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close this bookCulture, Environment, and Food to Prevent Vitamin A Deficiency (International Nutrition Foundation for Developing Countries - INFDC, 1997, 208 pages)
close this folderPart III. Assessing natural food sources of Vitamin A in the community
close this folder8. India: The rural community of Sheriguda in Andhra Pradesh
View the document(introductory text...)
View the documentIntroduction
View the documentTeam members and task
View the documentCurrent status of the problem
View the documentStudy population
View the documentCommunity food sources
View the documentFood consumption pattern
View the documentCultural/ecological pattern
View the documentSummary and policy strategies

Study population

The selected area for the study was the village of Sheriguda in the Ibrahimpatnam block of the Ranga Reddy district in Andhra Pradesh state (Map 6). This state is in the midsouthern part of India, known as the rice-bowl because of its fertile soil in certain areas. However, in many villages in the Ranga Reddy district, such as Sheriguda, the lands are dry and mostly staples, such as sorghum (jowl) and pearl millet (badger), that do not require as much water as rice are grown. Crops commonly grown in this area include paddy, jowl, sajja (pearl millet), red gram, castor, and sunflower. Other vegetables such as okra, tomatoes, and green leafy vegetables, such as palak and gogu are grown seasonally.

MAP 6. Sheriguda Village in Andhra Pradesh State

Sheriguda is a typical village of Ranga Reddy district where all religion and caste groups are represented. Looking at the caste distribution of the village, it was found that about 40% of the families belonged to the forward communities, such as Reddys and Vysyas (merchants), and 30% to the backward castes, that include skilled occupational castes like blacksmiths, carpenters, goldsmiths, and others such as shepherds, muthrasi, munnurukapu, and chakali. The harijan households (scheduled castes) comprised about 21% and the scheduled tribes about 8%. Less than 1% were Muslims.

The better-off families are either large landowners, possessing more than 100 acres of agricultural land, tenant cultivators, or the business community who buy produce from smaller landowners and sell it in the city. The poorer families are involved in one or two of the following occupations:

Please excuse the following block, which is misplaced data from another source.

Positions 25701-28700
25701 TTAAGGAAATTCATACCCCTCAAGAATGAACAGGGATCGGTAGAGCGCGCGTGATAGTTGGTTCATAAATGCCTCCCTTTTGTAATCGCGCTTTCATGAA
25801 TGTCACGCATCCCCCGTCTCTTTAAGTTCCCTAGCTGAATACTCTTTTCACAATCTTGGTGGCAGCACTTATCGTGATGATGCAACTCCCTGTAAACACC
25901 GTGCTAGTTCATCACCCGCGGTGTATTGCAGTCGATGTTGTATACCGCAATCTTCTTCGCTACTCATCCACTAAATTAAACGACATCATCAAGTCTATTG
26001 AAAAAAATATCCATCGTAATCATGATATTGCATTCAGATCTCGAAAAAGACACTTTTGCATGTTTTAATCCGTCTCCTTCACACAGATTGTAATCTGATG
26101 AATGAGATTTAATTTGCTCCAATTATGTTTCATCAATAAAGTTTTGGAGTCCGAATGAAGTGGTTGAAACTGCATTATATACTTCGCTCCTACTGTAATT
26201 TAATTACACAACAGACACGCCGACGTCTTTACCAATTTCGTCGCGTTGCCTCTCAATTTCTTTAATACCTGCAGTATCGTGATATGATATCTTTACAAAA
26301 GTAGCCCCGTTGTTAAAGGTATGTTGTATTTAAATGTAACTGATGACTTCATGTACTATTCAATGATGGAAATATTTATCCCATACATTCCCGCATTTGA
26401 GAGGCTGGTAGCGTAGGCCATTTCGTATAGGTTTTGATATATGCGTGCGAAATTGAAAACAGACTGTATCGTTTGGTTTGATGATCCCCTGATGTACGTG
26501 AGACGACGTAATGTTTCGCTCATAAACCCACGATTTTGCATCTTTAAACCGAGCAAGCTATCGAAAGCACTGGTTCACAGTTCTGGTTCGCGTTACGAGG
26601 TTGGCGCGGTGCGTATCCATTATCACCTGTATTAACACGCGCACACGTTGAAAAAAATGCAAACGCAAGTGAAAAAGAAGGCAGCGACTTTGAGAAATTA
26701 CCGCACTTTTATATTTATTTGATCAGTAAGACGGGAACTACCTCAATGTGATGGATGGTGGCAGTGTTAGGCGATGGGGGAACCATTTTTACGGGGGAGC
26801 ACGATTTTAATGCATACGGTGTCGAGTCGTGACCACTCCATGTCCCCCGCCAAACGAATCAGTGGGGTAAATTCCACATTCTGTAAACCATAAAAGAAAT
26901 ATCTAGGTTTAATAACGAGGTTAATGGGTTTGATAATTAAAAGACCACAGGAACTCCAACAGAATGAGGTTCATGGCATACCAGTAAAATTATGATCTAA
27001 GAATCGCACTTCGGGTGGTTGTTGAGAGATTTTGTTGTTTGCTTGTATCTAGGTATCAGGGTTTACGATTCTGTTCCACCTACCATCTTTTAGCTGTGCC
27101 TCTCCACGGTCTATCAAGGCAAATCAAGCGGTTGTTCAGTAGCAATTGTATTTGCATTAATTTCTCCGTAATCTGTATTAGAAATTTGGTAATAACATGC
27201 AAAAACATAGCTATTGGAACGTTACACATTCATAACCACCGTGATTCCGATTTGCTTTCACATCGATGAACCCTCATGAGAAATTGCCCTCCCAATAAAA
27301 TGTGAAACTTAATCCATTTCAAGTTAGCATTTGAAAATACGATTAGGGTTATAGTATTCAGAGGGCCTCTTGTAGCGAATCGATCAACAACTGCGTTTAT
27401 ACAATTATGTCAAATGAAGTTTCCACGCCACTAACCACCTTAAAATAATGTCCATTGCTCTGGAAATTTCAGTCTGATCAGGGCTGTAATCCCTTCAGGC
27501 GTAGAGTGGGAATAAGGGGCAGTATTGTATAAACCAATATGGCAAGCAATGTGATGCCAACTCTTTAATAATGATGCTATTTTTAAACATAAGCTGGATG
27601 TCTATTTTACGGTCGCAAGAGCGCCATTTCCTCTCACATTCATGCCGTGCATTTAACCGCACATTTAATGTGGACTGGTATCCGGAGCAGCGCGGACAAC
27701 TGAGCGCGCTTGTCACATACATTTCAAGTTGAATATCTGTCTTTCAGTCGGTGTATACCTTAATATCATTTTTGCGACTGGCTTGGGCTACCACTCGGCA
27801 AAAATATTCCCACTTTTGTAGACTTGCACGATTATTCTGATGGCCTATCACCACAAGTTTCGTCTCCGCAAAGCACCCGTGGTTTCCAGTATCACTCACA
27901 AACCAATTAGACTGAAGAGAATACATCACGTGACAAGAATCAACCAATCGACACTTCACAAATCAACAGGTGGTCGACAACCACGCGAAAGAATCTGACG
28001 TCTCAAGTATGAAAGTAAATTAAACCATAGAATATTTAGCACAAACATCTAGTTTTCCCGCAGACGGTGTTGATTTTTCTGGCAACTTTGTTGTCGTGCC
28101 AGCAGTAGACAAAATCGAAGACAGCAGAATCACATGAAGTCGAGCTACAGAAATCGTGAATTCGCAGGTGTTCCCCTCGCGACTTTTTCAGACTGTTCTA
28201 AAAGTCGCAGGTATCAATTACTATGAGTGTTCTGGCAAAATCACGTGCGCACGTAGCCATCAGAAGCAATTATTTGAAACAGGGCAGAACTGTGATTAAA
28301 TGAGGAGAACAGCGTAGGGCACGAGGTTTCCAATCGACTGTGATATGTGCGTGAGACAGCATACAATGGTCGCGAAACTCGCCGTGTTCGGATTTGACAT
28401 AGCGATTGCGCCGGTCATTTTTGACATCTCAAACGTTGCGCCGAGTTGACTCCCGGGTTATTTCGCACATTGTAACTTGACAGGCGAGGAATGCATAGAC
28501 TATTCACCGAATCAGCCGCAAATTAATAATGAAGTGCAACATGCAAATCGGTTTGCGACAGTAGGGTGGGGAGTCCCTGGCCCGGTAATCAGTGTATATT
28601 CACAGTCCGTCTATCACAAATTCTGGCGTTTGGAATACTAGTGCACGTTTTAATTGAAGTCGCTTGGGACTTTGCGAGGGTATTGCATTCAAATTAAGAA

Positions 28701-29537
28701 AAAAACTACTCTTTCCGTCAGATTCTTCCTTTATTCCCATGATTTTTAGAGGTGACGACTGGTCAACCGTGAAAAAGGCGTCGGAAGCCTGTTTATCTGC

· agricultural laborers, who are paid either money or staples and vegetables as wages;

· other laborers, such as workers in a nearby poultry farm and those who work in the Ibrahimpatnam block headquarters;

· petty shops owners and vendors who sell vegetables and other food items;

· artisans, such as pot makers, blacksmiths, goldsmiths, tailors, and masons, etc.;

· professional occupations, such as electricians, teachers, postmen, etc.

The traditional joint family system is still common in this community. However, a large number of families follow the nuclear family system. The average family size varies from five to seven members including children in the nuclear families, and eight to ten members in the joint families. The joint family structure is of particular benefit in rural areas because the total wages earned by all the members make up the family budget. On average, men employed as agricultural laborers earn a wage of twenty to twenty-five rupees ($1 US dollar is currently equal to thirty-one rupees) per day and women earn around ten to fifteen rupees per day. However, agricultural laborers are out of work for three months during summer. For the remaining nine months they work an average of twenty days a month which totals to about six months of continuous work. These landless laborers constitute about 25% to 30% of the total population. Agricultural work is the main source of livelihood for these families. Some laborers are employed in a nearby poultry farm owned by the sarpanch (village headman), and they occasionally get free eggs or poultry.

A recent study of vitamin A deficiency, undertaken by the National Institute of Nutrition, Hyderabad, found a prevalence of 4. 5% for Bitot's spots in preschool children and a few cases of nightblindness in villages around Ibrahimpatnam block. This figure is comparable with other regions in Andhra Pradesh where such studies have been conducted. The prevalence of Bitot's spots in Sheriguda, was found to be 4.2% in preschool children. This figure far exceeds the WHO cut-off level of 0.5%, indicating that vitamin A deficiency is a significant health problem in this area.

Since the auxiliary nurse midwife (ANM) and the anganwadi worker (the grassroots functionary of the Integrated Child Development Services Programme (ICDS) operating nationwide) are expected to impart health and nutrition education to young mothers and interact with preschool children, they were interviewed for information regarding vitamin A deficiency. Neither had ever seen a child with Bitot's spots, nor they had come across any case of nightblindness. Since the survey by the NIN demonstrated a high prevalence of Bitot's spots (4.2%) in preschool children in Sheriguda, it is possible that these children did not participate in the ICDS program.